How Campaigning to Divest From Fossil Fuels Started with a Field of Hungry Bees

Since starting at 350.org as the new US Digital Divestment Campaigner, I keep thinking of one summer afternoon storm two years ago in Eastern Turkey.

The sky was a sick orange as ominous dust clouds marched across the Anatolian plateaus. Old nomadic beekeepers, with their faces wrinkled from years of squinting at the horizon sighed as they ducked into their white canvass tents, muttering in Turkish “well, there goes our season.”

Within minutes, the clouds were upon us, and brown hail the size of golf balls pummeled the tent. Accompanying the ice orbs, thick dark sludge slid from the sky and landed in deafening plops.

Mud rain fell for the next few hours, covering all of the plants in thick film, wiping out all of the blossoms, and stunting an otherwise promising 2012 honey season. This June mud rain was devastating, but it wasn’t the only inclement weather we would see that summer high on the fragile grasslands of Northeastern Turkey, bordering Iran, Azerbaijan, Armenia, and Georgia. There would be blizzards in the middle of July and August too that would wipe out whatever flowers remained. (more…)

World Council of Churches divests from fossil fuels and encourages its members to do the same

World Council of Churches Central Committee

Image: www.oikoumene.org

The Central Committee of the World Council of Churches (WCC), a fellowship of over 300 churches, which represent some 590 million people in 150 countries, endorsed fossil fuel divestment this week.

The WCC agreed to phase out its own fossil fuel holdings and encourage its members to do the same. The WCC Central Committee is made up of dozens of influential religious leaders from around the world, meaning the decision could resonate far and wide.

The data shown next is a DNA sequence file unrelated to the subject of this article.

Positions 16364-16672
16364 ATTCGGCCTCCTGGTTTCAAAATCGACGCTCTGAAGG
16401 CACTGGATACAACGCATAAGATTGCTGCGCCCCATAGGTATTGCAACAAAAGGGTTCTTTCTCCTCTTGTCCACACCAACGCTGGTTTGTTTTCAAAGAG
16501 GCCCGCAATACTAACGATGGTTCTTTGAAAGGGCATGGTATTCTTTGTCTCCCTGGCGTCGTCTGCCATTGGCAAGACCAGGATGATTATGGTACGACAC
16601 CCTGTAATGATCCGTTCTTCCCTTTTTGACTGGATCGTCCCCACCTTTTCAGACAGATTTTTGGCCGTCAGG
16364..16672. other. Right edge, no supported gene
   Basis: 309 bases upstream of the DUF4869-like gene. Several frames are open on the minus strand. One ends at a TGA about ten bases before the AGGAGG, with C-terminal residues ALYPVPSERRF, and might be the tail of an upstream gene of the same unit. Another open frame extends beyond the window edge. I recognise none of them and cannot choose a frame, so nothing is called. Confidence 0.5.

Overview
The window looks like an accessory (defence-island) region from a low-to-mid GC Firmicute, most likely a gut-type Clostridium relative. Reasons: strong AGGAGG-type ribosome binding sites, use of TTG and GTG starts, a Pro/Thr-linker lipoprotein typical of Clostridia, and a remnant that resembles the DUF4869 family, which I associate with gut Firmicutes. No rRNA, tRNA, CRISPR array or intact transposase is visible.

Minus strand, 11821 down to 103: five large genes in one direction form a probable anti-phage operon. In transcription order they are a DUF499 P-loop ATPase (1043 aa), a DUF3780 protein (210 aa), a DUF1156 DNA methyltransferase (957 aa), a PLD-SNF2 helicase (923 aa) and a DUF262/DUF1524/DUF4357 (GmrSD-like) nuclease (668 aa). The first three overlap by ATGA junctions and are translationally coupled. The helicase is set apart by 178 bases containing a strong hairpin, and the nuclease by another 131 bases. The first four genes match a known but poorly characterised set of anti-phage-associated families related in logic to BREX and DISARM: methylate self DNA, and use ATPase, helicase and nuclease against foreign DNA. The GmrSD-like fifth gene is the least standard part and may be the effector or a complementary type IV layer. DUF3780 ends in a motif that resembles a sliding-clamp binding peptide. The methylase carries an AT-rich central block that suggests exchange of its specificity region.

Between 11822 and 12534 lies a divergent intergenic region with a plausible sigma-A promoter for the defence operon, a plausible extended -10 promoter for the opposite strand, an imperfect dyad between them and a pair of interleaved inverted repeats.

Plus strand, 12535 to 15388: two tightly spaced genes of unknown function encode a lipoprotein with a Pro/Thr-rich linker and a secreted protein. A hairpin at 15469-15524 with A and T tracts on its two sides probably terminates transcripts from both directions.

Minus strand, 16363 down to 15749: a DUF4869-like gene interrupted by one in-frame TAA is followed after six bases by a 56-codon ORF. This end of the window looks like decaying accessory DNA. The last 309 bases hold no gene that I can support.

350.org founder Bill McKibben said:

“The World Council of Churches reminds us that morality demands thinking as much about the future as about ourselves–and that there’s no threat to the future greater than the unchecked burning of fossil fuels.

This is a remarkable moment for the 590 million Christians in its member denominations: a huge percentage of humanity says today ‘this far and no further.’

Guillermo Kerber, who coordinates the WCC’s work on care for creation and climate justice explained:

“There was an explicit wish at the Finance Committee to include fossil fuels as one of the sectors where the WCC will not invest in, based on decisions to divest from fossil fuels taken by member churches in different parts of the world.

The general ethical guidelines for investment already included the concern for a sustainable environment, for future generations and CO2 footprint. Adding fossil fuels to the list of sectors where the WCC does not invest in serves to strengthen the governing body’s commitment on climate change as expressed in various sessions of the Central Committee.”

The endorsement is a major victory for the fossil fuel divestment movement, which has seen a surge of momentum amongst religious institutions over the last few months.

350.org’s European Divestment Coordinator Tim Ratcliffe said:

The World Council of Churches may be the most important commitment we’ve received yet. It opens the doors for churchgoers around the world to encourage their institutions to live up to their values and divest from companies that are destroying the planet and our future.”

In recent weeks, the Unitarian Universalist General Assembly in the United States committed to divest,  the University of Dayton in Ohio became the first Catholic institution to join the campaign, and the Church of Sweden have come out in favour of divestment.

At the national level, the United Church of Christ in the US and the Quakers in the UK have also endorsed divestment. Regionally, Lutheran, Quaker, Presbyterian, and Episcopal denominations have also joined the effort in the US.

One of the most powerful advocates for fossil fuel divestment has been Nobel Peace-Prize winner and former South African Anglican Archbishop, Desmond Tutu, who called for an “anti-apartheid style boycott of the fossil fuel industry”.

Tutu’s call to action has been echoed by top UN climate chief Christiana Figueres, who recently urged religious leaders to pull their investments out of fossil fuel companies, as well.

The Divestment Movement Takes on the NYC $160 Billion Retirement Fund